Finding time to run when you have a family can be challenging. Earlier this summer, we shared tips for running with a stroller for parents of younger children.
If your child is too large for a stroller, consider having them run WITH you. It is obviously not the same intense workout, but it you’re still up and moving. Remember the catch phrase…
No matter how slow you go, you are still
lapping everyone on the couch.
More importantly, you are teaching your child about the importance of being healthy and active together.
According to President’s Council on Fitness, Sports & Nutrition:
- Less than 5% of adults participate in 30 minutes of physical activity each day;2 only one in three adults receive the recommended amount of physical activity each week.3
- Only one in three children are physically active every day.1
- Children now spend more than seven and a half hours a day in front of a screen (e.g., TV, videogames, computer).7
- Only 6 states (Illinois, Hawaii, Massachusetts, Mississippi, New York and Vermont) require physical education in every grade, K-12.22
- Recent reports project that by 2030, half of all adults (115 million adults) in the United States will be obese.12
Embracing an active lifestyle is important for parents, too. We can teach our kids to enjoy exercise, but we can also demonstrate an important life lesson… taking care of you is important.
Here are five easy tips for running WITH your kids:
- Run in a variety of places. Variety is the spice of life. Run in your neighborhood, at the park, at your local gym, or on a trail. Keep the experience fresh!
- Track your time. Keep a record of your time and watch as your family improves. We enjoy using the Map My Run app when we are out.
- Play. Chase your child once and awhile. Do a sprint race. Be open to keeping the experience playful.
- Offer a reward at the end. Keep it simple: a smile, a yogurt cup, playing a game, or even just saying, “This was fun.”
- Have an end goal in mind. Consider signing your family up for a local run to incentivize everyone.
Our family enjoys running together at our local playground. There is a path around the area and at the end of our jaunt we spend time playing on the equipment.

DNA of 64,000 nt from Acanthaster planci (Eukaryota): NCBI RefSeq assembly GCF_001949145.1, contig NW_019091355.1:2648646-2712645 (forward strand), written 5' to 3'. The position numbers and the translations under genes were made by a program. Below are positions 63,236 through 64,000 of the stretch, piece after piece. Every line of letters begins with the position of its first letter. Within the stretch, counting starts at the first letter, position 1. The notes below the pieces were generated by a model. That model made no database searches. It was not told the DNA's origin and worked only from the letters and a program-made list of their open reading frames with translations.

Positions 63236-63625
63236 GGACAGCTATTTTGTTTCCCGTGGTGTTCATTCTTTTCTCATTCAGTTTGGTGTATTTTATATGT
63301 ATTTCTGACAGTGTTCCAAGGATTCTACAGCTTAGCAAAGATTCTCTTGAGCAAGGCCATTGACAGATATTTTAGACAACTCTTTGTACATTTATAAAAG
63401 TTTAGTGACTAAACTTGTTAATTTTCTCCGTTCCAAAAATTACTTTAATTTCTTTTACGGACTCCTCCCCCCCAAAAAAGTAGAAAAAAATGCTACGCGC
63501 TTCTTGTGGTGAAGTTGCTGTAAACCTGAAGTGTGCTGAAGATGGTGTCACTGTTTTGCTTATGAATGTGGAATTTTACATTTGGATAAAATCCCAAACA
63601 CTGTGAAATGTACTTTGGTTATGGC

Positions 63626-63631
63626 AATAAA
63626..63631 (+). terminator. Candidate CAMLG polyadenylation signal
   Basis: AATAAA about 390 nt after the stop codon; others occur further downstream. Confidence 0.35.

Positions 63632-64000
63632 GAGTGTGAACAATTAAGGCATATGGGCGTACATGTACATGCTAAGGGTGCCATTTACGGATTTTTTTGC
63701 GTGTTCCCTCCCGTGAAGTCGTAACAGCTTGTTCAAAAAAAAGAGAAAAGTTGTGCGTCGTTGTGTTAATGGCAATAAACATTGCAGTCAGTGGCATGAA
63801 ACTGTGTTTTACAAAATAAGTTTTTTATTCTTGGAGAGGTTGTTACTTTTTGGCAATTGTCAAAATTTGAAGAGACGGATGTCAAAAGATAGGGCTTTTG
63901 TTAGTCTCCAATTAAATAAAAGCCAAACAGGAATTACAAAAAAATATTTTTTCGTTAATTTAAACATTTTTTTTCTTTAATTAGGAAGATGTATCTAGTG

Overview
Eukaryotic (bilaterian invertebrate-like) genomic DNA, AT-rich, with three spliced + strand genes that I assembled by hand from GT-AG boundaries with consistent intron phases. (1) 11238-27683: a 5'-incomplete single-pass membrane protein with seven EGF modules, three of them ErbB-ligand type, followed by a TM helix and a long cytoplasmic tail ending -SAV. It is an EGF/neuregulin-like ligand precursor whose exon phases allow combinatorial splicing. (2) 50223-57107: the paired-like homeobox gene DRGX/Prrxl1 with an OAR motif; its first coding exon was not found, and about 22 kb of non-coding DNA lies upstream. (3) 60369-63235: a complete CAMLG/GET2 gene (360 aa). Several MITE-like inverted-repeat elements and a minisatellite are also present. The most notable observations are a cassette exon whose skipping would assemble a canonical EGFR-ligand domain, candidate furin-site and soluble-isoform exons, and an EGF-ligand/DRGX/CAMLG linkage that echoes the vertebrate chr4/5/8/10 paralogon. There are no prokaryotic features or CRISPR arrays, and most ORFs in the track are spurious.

Another favorite “reward” after running in our neighborhood is to play four square in the driveway with our Melissa & Doug kickball.
Last summer, my little ladies prepped for and ran a 1K community fundraiser for our local school district. The positive energy at the event was inspiring. They had a great time running with other kids from the area.
Many communities hold Thanksgiving Day runs. Check your area for an event and consider getting your extended family involved, too. Last year, our family did a Thursday morning Turkey Trot. It was a great way to start off the holiday weekend!
Have you ever tried running with your children? What additional tips would you suggest? Let’s chat in the comments below.
P.S. A quick reminder that it is never too late to start running with your kids. This post is dedicate to my father, who decided upon retiring that he was going to be a triathlete. He continues to inspire his children and grandchildren with each run he participates in.
Editor’s Note: This article does not constitute medical advice.
Do not begin an exercise routine without consulting your doctor.
These creative fitness tips are brought to you by Melissa & Doug, written by our Blog Ambassador
Zina is the author of Let’s Lasso the Moon, where she inspires parents and children to interact creatively and enjoy the beauty of everyday moments.
1 National Association for Sport and Physical Education. The Fitness Equation: Physical Activity + Balanced Diet = Fit Kids. Reston, VA: National Association for Sport and Physical Education, 1999.
3 U.S. Department of Health and Human Services. Healthy People 2010. Available at: http://www.cdc.gov/nchs/healthy_people/hp2010.htm.
5 U.S. Department of Health and Human Services. Healthy People 2020. Available at: http://www.healthypeople.gov/2020/default.aspx.
12 Wang, Y Claire, McPherson, Klim, Marsh, Tim, Gortmaker, Steven L., Brown, Martin. Health and Economic Burden of the Projected Obesity Trends in the USA and the UK. The Lancet; 2011.
22 National Association for Sport and Physical Education/American Heart Association. 2012 Shape of the Nation Report: Status of Physical Education in the USA. Available at: http://www.shapeamerica.org/advocacy/son/2012/upload/2012-Shape-of-Nation-full-report-web.pdf .
7 Rideout, Victoria J., Foehr, Ulla G., and Roberts, Donald F. Generation M2: Media in the Lives of 8- to 18-Year-Olds. Rep. Menlo Park: Henry J. Kaiser Family Foundation, 2010.
Taking Care of You
We know your days are busy working, kissing boo-boos, juggling laundry, making dentist appointments, and reading good-night stories. As parents, we instinctively put our children’s needs first. We prioritize their health and their happiness above our own.
It’s time to step back and look at the whole picture. You need to take care of you FOR THEM. You are the only one who can give your child a happy parent who enjoys life. What a wonderful gift!
We know that Taking Care of You is easier said than done. So, throughout the summer, we’ll continue to share weekly posts with simple, easy, unique ideas to keep you inspired. In this special series, our Melissa & Doug Blog Ambassadors will share their practical, real-life advice on how to:
- Focus on your own well-being
- Make healthy eating simple + enjoyable
- Build exercise into your family routine
- …and more!